And along comes the next instalment of the fibre processing video series – Picking the Fibre
In my last post, I showed the first dry processing stage, using the fibre tumbler to shake the loose sand and grit out of the fleece. There’s still plenty more grunge to be removed yet, such as half a bale of hay, a complete botanical seed library, a barrow load of twiggy
bits and in this neck of the woods, the bane of the camelid keeper: burdock! Aaahh!
There’s not much that can be done with the burdock affected areas; any fibre that is stuck to the burrs has to be discarded. For most of the remainder though, the vegetation can be removed by first opening up the clumps of fibre and this is done using a picker. There are several different designs on the market, but they all operate on the same principle: forcing the fibre through a forest of steel spikes to separate the fibres, allowing the vegetable matter to either drop out, be shaken out or be picked out by hand. There’s no getting around it, cleaning fleece is a painstaking process!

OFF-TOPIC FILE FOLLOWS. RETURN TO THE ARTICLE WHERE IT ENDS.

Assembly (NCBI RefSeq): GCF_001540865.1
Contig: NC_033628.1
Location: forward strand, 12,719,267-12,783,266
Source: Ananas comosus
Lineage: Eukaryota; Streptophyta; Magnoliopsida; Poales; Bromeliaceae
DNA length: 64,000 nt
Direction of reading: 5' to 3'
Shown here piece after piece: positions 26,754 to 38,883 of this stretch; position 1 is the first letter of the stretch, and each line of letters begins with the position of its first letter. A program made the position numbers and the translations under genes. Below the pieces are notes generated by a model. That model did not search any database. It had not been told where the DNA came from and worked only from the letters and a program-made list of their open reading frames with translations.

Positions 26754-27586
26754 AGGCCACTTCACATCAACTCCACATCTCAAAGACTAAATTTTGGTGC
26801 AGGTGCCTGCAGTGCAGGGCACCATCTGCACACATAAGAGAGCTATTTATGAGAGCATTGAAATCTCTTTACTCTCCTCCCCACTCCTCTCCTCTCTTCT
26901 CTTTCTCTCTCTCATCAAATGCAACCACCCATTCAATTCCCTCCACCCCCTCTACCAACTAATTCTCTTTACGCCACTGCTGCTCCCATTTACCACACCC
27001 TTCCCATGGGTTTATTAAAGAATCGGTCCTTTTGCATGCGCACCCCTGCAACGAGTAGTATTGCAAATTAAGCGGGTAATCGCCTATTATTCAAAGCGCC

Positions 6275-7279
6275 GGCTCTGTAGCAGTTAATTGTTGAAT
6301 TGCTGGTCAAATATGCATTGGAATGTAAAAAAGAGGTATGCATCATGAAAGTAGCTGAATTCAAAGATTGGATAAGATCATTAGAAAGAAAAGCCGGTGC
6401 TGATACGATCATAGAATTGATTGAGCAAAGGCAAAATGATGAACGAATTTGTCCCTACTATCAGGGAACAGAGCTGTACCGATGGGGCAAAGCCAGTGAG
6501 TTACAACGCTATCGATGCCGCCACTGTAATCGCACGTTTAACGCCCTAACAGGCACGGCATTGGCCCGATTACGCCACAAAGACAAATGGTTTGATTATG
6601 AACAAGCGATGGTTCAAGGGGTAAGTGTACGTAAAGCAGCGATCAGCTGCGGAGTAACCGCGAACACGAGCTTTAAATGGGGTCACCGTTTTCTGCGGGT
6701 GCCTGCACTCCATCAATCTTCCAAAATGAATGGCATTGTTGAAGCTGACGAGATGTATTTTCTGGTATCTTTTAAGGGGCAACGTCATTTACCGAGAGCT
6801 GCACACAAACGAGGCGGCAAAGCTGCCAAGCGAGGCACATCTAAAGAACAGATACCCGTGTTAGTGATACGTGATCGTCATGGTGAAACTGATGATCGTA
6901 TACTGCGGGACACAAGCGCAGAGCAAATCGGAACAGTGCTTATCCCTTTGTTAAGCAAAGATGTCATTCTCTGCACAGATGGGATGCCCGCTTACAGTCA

I’ve made quite a few fibre pickers, trying to find a design that will do everything we need it to do. Unfortunately, it seems that such a thing is not possible, but I’ve now built one that is about as versatile as you can get and that’s what I will show you today.
Picking does not remove all of the vegetation, but it does allow every part of the fibre to be examined and the worst of the detritus taken out; it also shakes out any remaining sand and grit. The next process of combing or carding will remove the remainder of the unwanted elements and we’ll cover that in the next video.
Here’s the jumbo picker. This device is used to open up the fleece prior to tumbling. This process is not absolutely essential, but it is more effective and a lot less messy than pulling the fleece apart by hand, which is an incredibly filthy job!
After tumbling, the fleece is mostly free of sand and grit and then goes through the standard picker.
If the fibres are really short, then a picker with smaller spikes that are set closer together, is required.
Trying to put too much fibre through at once will cause the float to jump and skip. It can also bend the spikes out of shape. This can also occur with really dense fibre mats. These mats usually come from the legs or skirt and should be discarded during the sorting process that occurs during or immediately after shearing.
I shall be drawing up the plans to the picker, so that you can build your own and will make them available here soon.
Here’s the video (zzzZZZZ Alert – it’s not incredibly exciting stuff, but it is interesting!)